Secret Drawer Box

January, 2011


This is a simplified and more practical version of a secret box I devised many years ago but never really built. The basic idea is that in addition to the drawers, the box has a couple of secret compartments. Small items can be moved in and out of them by rolling them through the empty spaces behind the drawers. All the drawers have stops so they can't be removed, and the path through the spaces behind them forms a simple sort of maze.

Each face is made of a different type of wood: ash, hornbeam, butternut, and cherry. The wood of the faces continues into the marquetry on the top and bottom. The whole thing is finished with shellac. I like shellac since it looks good, mistakes are easy to fix, it's a non-toxic "natural" substance, and a renewable resource. Unfortunately, in this case the color of the shellac (Liberon "lemon" shellac flakes) reduced the apparent contrast between the different woods. Next time I'm mixing light and dark woods, I'll acquire some lighter shellac.


This box has 8 drawers arranged around the sides. They're offset to make the box more interesting to look at and play with. The drawer fronts are mitered all the way around, which keeps the faces as close as possible to a single unbroken piece of wood. Although the drawer bottoms are all butternut (I ran short of the other woods due to a late design change), the sides and backs match the fronts.

The drawer pulls were kind of a pain. I'd expected that there would be plenty of variety available in small drawer pulls. Not so, apparently. These were the smallest ring pulls I could find, and even then I had the impression that I got lucky. I found very little available around that size, in any style. Unfortunately, when they arrived, the standoffs were still far too long. I cut about 1/4" off of them, and then drilled and tapped what was left in order to produce what you see here. In case you're curious, I found these at Van Dyke's Restorers. If you know of a good source for small hardware, please tell me! Modifying the hardware by hand adds some uniqueness, I suppose, but I'd be just as pleased if it wasn't necessary. :-)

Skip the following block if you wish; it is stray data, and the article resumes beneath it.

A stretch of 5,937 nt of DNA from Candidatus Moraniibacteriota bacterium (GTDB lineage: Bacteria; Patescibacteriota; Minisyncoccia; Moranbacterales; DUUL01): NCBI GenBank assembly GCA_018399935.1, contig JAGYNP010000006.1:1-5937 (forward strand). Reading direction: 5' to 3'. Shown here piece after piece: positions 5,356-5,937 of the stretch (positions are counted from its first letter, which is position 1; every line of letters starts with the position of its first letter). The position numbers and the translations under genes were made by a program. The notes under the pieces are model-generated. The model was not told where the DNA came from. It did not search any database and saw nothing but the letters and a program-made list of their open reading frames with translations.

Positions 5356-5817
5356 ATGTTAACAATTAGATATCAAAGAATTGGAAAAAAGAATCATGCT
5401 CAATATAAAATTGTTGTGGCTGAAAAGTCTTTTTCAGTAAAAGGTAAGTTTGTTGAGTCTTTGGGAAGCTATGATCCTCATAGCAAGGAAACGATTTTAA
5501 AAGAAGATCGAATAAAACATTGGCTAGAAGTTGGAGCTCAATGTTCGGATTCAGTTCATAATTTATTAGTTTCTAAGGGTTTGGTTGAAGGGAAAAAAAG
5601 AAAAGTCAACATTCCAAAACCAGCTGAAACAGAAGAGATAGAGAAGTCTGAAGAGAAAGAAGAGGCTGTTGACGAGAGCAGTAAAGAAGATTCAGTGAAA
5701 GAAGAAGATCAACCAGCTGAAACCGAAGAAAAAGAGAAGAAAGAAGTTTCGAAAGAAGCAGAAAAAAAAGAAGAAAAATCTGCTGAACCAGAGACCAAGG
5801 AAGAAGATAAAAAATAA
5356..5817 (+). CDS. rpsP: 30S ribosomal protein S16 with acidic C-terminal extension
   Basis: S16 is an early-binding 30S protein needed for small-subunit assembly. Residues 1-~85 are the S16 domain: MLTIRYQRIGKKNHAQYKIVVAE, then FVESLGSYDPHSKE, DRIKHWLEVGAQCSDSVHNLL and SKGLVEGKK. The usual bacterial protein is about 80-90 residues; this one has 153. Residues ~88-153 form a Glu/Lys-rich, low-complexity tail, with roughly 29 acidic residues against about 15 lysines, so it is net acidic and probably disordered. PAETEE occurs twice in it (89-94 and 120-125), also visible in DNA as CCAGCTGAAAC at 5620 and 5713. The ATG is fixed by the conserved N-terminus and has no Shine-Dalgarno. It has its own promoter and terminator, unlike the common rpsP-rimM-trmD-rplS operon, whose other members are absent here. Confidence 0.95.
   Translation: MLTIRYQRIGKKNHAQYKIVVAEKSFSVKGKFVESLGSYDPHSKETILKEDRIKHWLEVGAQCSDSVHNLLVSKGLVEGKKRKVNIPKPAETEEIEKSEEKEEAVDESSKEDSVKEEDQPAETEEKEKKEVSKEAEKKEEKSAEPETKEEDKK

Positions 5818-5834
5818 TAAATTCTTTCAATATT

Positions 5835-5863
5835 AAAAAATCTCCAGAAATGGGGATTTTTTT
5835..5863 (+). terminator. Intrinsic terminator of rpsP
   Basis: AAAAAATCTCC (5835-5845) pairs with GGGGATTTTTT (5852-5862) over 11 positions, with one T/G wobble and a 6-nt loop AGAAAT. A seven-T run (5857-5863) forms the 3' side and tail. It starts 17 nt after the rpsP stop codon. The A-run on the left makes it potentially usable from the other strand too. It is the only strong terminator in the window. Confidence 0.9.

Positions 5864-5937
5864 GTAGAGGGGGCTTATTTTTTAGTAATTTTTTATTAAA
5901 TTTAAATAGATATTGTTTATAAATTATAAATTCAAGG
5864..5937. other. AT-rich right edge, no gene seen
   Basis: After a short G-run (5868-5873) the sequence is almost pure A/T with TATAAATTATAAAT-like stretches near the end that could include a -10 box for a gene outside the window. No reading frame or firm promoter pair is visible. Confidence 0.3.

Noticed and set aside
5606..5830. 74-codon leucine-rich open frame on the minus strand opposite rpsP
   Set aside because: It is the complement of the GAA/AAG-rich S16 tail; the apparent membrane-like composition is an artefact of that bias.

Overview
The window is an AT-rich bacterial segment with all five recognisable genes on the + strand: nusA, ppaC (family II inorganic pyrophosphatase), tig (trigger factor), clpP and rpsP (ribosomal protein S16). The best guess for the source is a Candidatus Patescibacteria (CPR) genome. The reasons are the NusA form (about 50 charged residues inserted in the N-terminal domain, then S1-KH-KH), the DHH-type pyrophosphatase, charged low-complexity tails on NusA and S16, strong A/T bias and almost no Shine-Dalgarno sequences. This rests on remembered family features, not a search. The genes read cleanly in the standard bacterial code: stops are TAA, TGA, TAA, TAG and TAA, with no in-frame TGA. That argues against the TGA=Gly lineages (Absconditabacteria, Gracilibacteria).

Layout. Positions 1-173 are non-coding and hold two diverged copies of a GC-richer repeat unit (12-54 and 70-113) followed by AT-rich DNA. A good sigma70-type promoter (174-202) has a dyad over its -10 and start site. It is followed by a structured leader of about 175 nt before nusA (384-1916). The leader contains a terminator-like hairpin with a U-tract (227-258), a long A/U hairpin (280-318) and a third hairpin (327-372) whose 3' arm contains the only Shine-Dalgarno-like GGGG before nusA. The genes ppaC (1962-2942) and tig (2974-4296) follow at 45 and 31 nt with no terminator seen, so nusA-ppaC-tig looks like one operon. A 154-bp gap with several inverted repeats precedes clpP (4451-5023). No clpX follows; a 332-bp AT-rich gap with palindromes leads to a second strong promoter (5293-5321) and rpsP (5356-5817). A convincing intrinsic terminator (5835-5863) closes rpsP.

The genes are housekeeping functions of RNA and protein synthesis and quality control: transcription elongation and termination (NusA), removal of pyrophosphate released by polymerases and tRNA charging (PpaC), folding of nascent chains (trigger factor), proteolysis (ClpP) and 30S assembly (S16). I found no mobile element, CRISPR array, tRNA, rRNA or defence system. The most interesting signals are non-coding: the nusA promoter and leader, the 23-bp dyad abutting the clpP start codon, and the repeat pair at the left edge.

Here's a shot of the inside walls, before the top was attached.

You can see the secret compartment in the center of the top. It's lined with black felt in order to prevent objects from rattling around. You can also make out the path an object must follow to get in or out of the compartment. There's a low wall at the entrance to the secret compartment which prevents objects from accidentally rolling out and being discovered when they get caught behind the drawers.

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